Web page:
Ask people these days who George Dyson was, and the answer would probably involve vacuum cleaners. But it would be the wrong answer, because Dyson was a composer - of some eminence in the 1930s/40s when he was Director of the Royal College of Music and got a knighthood for it, but largely forgotten now except by singers brought up in the Anglican tradition who will know his settings of the canticles. Dyson in D, in E and so on.
There are larger choral works, though, that periodically got dusted down. The late conductor Richard Hickox was a champion on disc. And as for live performance, there's a rare chance this weekend to hear Dyson's cantata Hierusalem, sung by Hampstead Chamber Choir under its director Dominic Brennan at Rosslyn Hill Chapel.
If the title looks inscrutable, it's nothing more than an archaic version of Jerusalem, the heavenly city; and the text, delivered originally from St Augustine, is a visionary account of paradise - imagined by a yearning soul in therms of opulence and grandeur. Rather like a 5-star hotel from the 1950s when the score was written.
"It's all marble halls and gold", says Brennan, "with the choir already there and the soprano soloist expecting to be soon - which makes it sound like Dream of Gerontius but it's nit, I don't think anybody's dead or dying".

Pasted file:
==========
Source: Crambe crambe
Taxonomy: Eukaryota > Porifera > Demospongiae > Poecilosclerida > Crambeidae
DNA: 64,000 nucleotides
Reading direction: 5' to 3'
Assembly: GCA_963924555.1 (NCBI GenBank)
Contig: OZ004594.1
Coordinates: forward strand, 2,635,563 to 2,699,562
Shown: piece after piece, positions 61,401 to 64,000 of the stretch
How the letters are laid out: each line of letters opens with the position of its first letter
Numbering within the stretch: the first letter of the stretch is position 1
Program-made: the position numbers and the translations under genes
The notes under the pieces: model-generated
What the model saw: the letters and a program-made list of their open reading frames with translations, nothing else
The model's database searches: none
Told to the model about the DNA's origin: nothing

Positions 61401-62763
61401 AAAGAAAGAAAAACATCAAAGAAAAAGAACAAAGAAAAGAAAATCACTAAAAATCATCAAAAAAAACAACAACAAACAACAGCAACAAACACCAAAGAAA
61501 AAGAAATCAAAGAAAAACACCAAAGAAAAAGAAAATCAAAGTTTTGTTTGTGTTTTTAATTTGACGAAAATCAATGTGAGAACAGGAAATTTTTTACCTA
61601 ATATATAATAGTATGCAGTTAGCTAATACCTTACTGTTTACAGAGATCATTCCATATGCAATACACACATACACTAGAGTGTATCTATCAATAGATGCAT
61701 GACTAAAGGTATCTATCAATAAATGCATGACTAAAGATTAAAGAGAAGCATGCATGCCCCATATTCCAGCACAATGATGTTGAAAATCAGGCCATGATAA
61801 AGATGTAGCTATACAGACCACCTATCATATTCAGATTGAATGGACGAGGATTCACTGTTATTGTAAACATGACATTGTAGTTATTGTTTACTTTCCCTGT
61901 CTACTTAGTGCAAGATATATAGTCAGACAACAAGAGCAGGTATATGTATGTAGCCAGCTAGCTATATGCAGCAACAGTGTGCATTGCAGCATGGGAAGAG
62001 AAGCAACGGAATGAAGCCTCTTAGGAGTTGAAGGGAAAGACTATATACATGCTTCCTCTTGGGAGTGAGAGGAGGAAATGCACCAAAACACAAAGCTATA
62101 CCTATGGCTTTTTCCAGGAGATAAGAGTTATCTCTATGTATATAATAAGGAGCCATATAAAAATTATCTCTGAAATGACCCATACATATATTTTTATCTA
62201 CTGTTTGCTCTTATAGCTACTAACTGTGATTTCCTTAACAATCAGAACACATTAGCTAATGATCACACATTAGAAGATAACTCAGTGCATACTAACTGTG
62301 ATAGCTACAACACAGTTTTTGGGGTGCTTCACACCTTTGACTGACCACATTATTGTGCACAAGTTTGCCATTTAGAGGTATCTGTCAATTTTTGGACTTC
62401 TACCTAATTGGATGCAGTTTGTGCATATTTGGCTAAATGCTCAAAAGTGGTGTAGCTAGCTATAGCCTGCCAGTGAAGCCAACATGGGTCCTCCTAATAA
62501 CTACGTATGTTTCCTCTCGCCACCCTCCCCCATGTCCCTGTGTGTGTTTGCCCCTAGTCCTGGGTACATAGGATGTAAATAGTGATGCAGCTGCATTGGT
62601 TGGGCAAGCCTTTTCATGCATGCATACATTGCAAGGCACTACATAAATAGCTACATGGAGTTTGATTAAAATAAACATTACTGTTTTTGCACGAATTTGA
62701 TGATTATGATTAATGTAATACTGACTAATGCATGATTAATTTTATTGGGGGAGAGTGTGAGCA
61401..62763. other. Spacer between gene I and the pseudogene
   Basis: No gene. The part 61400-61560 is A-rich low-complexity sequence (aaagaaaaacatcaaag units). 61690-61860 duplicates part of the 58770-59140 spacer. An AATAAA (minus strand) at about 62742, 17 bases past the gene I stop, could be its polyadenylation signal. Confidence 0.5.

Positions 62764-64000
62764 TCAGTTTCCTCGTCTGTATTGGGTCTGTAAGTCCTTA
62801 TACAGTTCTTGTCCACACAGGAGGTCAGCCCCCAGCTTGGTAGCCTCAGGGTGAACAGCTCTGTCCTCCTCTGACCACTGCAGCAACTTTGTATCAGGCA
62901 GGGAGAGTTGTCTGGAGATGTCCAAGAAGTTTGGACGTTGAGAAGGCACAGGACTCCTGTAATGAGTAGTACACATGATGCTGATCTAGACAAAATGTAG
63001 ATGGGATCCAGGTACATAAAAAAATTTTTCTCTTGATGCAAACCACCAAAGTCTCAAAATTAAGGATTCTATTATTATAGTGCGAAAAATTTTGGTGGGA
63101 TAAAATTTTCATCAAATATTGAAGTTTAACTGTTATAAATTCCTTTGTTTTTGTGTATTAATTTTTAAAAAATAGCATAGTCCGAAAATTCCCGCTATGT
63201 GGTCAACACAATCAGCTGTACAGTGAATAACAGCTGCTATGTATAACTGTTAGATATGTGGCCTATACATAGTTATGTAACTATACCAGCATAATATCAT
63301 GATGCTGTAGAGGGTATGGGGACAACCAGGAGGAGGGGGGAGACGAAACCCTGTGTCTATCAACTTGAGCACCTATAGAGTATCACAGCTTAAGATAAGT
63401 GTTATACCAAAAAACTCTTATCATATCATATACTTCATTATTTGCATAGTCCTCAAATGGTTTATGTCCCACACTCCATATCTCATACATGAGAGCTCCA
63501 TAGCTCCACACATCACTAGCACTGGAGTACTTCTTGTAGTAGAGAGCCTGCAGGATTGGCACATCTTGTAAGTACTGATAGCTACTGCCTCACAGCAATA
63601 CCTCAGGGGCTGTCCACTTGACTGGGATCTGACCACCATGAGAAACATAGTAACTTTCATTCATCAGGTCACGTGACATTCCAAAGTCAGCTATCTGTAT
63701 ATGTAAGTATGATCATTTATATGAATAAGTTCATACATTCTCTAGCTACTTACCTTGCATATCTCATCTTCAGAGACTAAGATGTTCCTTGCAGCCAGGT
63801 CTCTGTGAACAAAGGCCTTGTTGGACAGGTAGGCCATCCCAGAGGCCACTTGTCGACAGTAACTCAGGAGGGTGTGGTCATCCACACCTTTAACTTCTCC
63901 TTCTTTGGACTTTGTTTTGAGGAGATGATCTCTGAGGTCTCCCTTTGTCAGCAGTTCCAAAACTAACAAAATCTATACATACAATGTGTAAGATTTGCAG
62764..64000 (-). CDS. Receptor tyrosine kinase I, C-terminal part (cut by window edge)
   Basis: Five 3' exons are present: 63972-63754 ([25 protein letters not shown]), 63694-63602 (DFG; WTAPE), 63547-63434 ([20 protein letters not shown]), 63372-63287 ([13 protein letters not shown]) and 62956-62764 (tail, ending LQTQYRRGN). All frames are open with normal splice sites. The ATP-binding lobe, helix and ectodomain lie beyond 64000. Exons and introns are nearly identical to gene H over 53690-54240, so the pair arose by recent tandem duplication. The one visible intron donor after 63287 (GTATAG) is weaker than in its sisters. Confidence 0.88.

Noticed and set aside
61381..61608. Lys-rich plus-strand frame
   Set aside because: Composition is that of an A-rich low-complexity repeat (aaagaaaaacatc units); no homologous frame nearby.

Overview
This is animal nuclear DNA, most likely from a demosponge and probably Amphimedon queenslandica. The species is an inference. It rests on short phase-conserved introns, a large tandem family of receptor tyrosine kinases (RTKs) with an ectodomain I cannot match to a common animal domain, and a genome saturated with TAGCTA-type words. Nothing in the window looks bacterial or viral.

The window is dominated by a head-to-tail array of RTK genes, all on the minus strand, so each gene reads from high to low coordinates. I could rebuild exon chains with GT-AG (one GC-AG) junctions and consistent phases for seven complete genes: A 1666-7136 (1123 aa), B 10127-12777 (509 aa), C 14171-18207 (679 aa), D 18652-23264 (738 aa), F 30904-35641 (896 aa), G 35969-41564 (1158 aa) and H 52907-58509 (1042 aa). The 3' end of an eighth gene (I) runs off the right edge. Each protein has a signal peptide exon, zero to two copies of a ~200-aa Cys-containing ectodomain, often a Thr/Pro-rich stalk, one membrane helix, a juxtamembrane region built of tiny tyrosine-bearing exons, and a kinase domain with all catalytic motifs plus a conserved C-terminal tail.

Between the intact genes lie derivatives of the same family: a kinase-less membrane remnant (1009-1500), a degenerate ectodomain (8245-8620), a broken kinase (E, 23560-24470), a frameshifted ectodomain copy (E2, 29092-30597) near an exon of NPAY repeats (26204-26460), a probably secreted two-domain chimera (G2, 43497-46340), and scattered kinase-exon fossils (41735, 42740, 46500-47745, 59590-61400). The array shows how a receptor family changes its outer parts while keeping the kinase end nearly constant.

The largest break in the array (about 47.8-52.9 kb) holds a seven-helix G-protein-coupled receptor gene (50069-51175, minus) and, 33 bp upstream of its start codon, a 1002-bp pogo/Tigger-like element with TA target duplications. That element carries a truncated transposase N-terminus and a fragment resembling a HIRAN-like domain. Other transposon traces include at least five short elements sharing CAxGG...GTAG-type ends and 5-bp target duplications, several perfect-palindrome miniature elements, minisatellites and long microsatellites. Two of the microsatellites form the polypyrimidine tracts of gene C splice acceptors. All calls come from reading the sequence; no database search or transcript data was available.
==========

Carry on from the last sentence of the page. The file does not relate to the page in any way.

Brennan programmed this exotic curiosity because he got to like it as a student at Durham, where he read music and sang in choirs: something he's been doing ever since. Before taking charge of HCC last September he was already one of its 30 or so members. And his day job isn't unrelated, as music administrator at Cardinal Vaughan School in Holland Park.
It's not a teaching post, but about organising concerts and events. And that a comprehensive school in West London needs someone to do that full-time might seem strange - except that Cardinal Vaughan is a flagship operation of uncommon excellence and takes a special interest in music. Which is why it has forty peripatetic instrumental teacher on its books, runs over 400 music lessons per week, and supplies boy singers to the Royal Opera House and other performing companies.
"We've got boys right now in the Covent Garden Magic Flute and in the King Roger that's about to open", says Brennan, unperturbed by the fact that King Roger is a piece whose exoticism has the potential to be X-certificate. Hierusalem's exoticism is mild mannered by comparison, and family friendly. Children very welcome. And they'll like the tuneful Tippet Negro Spiritual settings that accompany.Hampstead Chamber Choir sing Dyson, Tippet & Berkley, Sat 21st, 7.30pm, Rosslyn Hill Chapen NW3.
Re-printed with the permission of the Hampstead and Highgate Express